KANSAS CITY, Mo. — The Minnesota Vikings are like a lot of NFL teams in 2021 in that their game days have been stressful. They’ve just taken it to an extreme.
The Vikings beat the Seattle Seahawks 30-17 in Week 3, but their other 10 games have been settled by one score, with many of those coming down to one play determining the result.
“That’s the NFL, and that’s kind of how it is,” Vikings coach Mike Zimmer said with a shrug. “We had several games come down to one play.”
The NFL’s other 31 teams haven’t had it quite like the Vikings but can relate. Consider:
Twenty-five games this season have been decided on the final play, the most through 12 weeks since the 1970 merger.
Thirty-five games have had the winning score come in the final minute of regulation or overtime, the fourth most through 12 weeks since 1970.
So while the Vikings might be ground zero for close games determined by one play, they’re not alone.
The race for this year’s Super Bowl championship seems as open as ever. Through 12 weeks, nine teams had Super Bowl odds at 13-1 or shorter, matching the most teams with odds that short in the past six years.
“The league is always meant to have teams that [are] pretty equal,” Arizona Cardinals defensive coordinator Vance Joseph said. The Cardinals beat the Vikings 34-33 in Week 2 when Minnesota missed a 37-yard field goal attempt on the final play.
“They don’t want teams running away with this thing. They want competition; they want teams to battle down to the end. … To see the league pretty much even, I’m not surprised by that. That’s the way they want it. That’s the way it should be. And it keeps everyone grinding, and that makes it fun.”
In the first two weeks of the season, the Kansas City Chiefs experienced the full spectrum of close-game emotions.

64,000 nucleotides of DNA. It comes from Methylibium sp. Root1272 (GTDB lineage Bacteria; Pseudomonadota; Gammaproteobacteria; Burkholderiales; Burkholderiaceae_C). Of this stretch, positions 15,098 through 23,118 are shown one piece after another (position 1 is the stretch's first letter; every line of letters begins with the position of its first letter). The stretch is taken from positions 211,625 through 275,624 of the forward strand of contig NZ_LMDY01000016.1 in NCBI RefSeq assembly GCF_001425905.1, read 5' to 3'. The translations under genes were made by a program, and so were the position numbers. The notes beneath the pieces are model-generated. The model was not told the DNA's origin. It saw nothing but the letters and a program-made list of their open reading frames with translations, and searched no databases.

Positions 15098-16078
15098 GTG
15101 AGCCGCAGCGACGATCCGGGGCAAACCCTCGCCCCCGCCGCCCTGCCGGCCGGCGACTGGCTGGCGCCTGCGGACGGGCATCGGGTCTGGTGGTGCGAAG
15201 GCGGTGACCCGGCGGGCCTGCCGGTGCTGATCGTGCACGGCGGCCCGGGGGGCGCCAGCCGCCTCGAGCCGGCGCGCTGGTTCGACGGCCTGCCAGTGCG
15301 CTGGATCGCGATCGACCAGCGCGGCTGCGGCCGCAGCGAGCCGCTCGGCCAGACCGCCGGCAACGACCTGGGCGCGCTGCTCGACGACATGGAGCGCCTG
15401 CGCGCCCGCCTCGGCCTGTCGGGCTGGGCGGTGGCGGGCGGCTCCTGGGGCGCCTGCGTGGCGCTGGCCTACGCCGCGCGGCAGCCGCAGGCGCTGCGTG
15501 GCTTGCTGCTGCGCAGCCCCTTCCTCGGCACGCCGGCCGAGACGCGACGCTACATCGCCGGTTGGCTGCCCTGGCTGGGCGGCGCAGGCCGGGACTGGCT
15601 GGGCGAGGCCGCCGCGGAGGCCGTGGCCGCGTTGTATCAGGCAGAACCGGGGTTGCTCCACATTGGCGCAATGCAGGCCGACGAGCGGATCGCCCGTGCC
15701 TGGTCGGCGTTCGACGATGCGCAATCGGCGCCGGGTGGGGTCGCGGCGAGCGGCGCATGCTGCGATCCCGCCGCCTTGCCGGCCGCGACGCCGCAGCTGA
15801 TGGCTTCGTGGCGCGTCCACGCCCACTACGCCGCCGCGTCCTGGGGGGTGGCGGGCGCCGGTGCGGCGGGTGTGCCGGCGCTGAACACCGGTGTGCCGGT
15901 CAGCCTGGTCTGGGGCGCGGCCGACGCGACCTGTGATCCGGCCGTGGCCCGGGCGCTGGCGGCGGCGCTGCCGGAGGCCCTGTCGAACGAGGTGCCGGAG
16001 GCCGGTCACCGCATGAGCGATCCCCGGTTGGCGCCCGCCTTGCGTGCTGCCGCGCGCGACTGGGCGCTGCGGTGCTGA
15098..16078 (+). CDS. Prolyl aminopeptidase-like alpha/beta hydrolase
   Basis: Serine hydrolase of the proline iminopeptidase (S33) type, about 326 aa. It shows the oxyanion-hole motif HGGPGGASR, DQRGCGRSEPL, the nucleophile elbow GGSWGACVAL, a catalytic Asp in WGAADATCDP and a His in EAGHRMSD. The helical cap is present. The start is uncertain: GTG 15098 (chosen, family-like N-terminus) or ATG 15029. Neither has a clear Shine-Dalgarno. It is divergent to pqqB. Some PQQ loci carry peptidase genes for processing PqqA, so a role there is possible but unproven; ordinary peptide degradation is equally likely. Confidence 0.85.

They rallied from nine points down in the fourth quarter to beat the Cleveland Browns 33-29 but only after intercepting a pass to kill a Browns drive late in the game.
The next week they led the Baltimore Ravens by 11 points in the fourth quarter and lost 36-35 but only after a late Chiefs fumble killed a potential game-winning drive in the final moments.
Chiefs coach Andy Reid said no lead is ever safe, but he said he feels that way more than ever this year.
“The league has strived like crazy for the last how-many-ever years for parity,” Reid said. “I’m just looking at the way this season has gone for different teams, and it seems to me that there’s a tremendous amount of parity in the league. Every given weekend, every town, every city, in the NFL has an opportunity to win a game.
“That’s a great thing. We’re in it for the competition, and there’s great competition.”
Unexpected results everywhere
The NFL also has had more than its normal share of lopsided games this season. Thirty-five have been decided by 22 points or more, the second-highest total through 12 weeks since 1970.
But even the league’s better teams aren’t immune from getting blown out. The Cardinals have the league’s best record at 9-2, followed closely by the Green Bay Packers (9-3), Tampa Bay Buccaneers (8-3) and Ravens (8-3). The Cardinals lost a game by 24 points. Green Bay lost by 35. Baltimore lost by 24. The Bucs have two double-digit losses on their résumé.